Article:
“Oh No! Where did all my money go??”
Does the above question sound familiar around the end of each month? If it does, rest assured that you are not alone. Hundreds of thousands of Malaysians are in the exact same position.
The reality is that the majority of the private sector workforce is not paid enough by their employers to comfortably survive in Malaysia, especially a large city like Kuala Lumpur, at today’s prices. This holds true regardless of the level at which you live. The hardcore poor, the lower income group, the lower middle income group and even the high-income group, face the same difficulties; just on a different scale.
Property prices are skyrocketing, public transport is an unattractive option so those who can, must buy cars (also expensive), the cost of food is rising, the cost of property is rising, the cost of fuel is rising, the cost of living is rising – in short, everything except salaries, is on a relentless upward spiral.
In spite of all the hype and feel-good factors propagated by the powers-that-be, the statistics reveal a far less rosy picture.
Data from the Economist Intelligence Unit’s (EIU) indicates that approximately 60% of Malaysian households earn less than RM6,000 monthly, with 80% of households earning an average income of RM2,500. As a result, all lower income and middle income wage earners, invariably find themselves with too many financial obligations left over at the end of the month, and too little cash. The situation is compounded as the employee becomes older and takes on more responsibilities – housing loan, car loan, marriage, children, etc.
Let us look at it this way – if you do not implement a clear plan of action with which to fight back, you will soon find yourself trapped in the rat race that is engulfing thousands of working adults between 25 and retirement age. Many Malaysians do not sleep well at night, worrying about expenses and cashflow, trying to work out how they can improve their financial position.
Take action now, with these tips below:
Doing an annual budget
This may come as a surprise, but it’s not just companies that need an annual budget. You do, too!
This is a document organized according to the months in a given calendar year, when you already know that you will incur certain expenses every year at the same time.
Examples of such expenses include property insurance payments, car road tax and insurance payments, season parking payments, assessment fees on property, payment of income tax, payment of annual service fees on credit cards, even celebrations such as Raya or Christmas, or birthdays. If it’s an expense that you’re going to face every year around the same time, without fail, list in under your annual budget. This will help you to track your monthly cashflow.
Doing a monthly budget & cashflow statement
There are two documents here – one to be reviewed at the beginning of the month and one to be reviewed at the end of the month.
The monthly budget, should be reviewed at the beginning of the month. First, plug in the data inputs (expenses and projected amounts) from your annual budget. Then, add any additional expenses or items that were not covered in the annual budget.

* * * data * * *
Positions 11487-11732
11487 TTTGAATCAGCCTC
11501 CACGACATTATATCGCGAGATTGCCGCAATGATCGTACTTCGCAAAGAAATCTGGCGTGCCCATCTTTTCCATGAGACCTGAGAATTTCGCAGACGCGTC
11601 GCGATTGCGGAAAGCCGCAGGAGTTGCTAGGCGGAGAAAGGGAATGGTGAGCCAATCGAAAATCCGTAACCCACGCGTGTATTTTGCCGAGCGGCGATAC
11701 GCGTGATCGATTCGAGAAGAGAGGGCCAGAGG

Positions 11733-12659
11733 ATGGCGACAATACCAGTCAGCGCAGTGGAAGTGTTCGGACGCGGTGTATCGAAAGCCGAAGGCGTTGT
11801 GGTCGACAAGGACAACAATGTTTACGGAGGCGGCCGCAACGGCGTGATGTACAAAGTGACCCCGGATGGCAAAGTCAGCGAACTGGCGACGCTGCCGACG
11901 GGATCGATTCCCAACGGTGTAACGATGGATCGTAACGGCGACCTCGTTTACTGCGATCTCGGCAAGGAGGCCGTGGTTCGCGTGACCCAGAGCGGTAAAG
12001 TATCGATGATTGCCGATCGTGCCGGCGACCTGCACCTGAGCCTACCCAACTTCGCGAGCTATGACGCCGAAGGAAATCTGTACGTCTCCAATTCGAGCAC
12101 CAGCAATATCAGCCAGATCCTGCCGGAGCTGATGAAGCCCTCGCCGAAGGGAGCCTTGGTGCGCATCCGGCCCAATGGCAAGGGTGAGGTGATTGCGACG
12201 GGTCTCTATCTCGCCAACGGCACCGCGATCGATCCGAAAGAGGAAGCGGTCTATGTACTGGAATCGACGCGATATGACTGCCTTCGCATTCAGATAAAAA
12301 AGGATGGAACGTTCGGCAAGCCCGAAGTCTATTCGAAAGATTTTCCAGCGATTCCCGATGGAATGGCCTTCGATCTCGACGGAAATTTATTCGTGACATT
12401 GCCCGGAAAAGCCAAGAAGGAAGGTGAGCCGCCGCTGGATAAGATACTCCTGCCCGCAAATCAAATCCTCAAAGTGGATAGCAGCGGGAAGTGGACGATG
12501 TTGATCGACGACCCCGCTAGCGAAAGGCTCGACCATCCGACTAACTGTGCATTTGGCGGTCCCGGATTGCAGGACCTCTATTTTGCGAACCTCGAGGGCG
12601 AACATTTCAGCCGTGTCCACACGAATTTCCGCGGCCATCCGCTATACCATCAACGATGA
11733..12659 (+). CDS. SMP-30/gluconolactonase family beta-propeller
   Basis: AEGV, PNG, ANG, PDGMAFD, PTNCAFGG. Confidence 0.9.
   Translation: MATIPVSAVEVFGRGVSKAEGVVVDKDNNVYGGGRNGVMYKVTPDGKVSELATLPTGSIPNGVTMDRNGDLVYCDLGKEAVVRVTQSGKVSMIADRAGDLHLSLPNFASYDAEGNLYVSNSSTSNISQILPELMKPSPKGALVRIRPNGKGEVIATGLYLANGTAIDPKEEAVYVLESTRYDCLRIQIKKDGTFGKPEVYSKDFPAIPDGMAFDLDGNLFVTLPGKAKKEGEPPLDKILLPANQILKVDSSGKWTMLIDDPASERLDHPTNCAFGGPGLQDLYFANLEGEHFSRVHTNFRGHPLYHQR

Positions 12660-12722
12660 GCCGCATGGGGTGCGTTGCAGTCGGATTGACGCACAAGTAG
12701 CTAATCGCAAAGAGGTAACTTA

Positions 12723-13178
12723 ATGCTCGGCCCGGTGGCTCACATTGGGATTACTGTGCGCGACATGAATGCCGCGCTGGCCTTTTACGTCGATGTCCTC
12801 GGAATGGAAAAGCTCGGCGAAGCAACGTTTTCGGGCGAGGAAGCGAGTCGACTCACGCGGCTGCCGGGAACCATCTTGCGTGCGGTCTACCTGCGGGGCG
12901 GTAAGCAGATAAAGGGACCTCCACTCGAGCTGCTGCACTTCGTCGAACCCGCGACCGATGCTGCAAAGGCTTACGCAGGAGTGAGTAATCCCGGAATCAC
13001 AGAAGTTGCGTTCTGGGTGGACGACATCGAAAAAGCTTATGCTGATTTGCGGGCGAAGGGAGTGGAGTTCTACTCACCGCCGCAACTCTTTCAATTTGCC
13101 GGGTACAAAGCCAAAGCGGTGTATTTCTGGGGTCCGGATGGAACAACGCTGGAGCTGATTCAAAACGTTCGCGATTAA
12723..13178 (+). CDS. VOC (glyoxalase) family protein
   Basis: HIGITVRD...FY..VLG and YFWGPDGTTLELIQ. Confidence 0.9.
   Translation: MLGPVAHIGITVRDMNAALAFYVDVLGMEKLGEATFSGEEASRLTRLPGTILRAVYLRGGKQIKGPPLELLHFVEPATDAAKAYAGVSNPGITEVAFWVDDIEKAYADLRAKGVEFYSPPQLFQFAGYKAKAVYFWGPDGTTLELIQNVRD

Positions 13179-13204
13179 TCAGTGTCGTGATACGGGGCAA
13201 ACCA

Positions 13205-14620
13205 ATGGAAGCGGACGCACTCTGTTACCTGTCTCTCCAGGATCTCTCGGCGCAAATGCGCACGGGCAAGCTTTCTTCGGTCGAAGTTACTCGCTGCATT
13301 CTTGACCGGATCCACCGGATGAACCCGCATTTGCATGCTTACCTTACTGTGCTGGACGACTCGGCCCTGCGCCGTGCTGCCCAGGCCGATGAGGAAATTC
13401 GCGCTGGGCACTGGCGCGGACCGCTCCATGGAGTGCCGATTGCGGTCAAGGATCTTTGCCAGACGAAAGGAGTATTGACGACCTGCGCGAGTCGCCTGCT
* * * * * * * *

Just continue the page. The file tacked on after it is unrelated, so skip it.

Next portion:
Once this is done, you’re ready to start on your cashflow statement. This is basically, a couple of entries listing your opening balances in all your accounts at the beginning of the month, and your closing balances at the end of the month. From these figures, you can ascertain how much was spent, how much was saved, and how much was invested.
Doing a daily budget & tracking expenses
If you’re not the sort of person who keeps track of their expenses, then these tips are especially for you!
It’s worth reading a little more about the latte factor – an euphemism for a money-saving strategy whereby the cost of non-essential “nice-to-haves” is redirected towards savings or more high-priority expenses. The rationale is that the amount spent on a latte every day, may seem like small change – but if you were to save that money instead of spending it, the figure at the end of the month could be quite substantial!
A great day to identify and then eliminate the “Latte factor”, is to keep track of what you spend on a daily basis. Some might go for a complex spreadsheet, but the simplest option that has withstood the test of time, is the little notebook that fits easily into a pocket or handbag. All you need to do is to make it a habit to note down every cent that you spend.
At the end of the first month that you do this, you’ll be able to get a pretty good insight into your spending habits. You’ll be able to clearly identify which of your expenses are necessary (such as bills, transport costs, and other payments due), important (such as personal care expenses, food, medical etc), charitable donations and nice-to-haves such as shopping, entertainment and travel. As a rule of thumb, you must be able to pay your bills, take care of yourself and your loved ones, put aside money for savings and have a little left over to give away, buy something that you need, entertain yourself or travel.
The above tips are a good start to getting your “financial” house in order so to speak. Understanding where your money has gone, will better equip you to manage your expenses better, and most importantly, sleep better at night!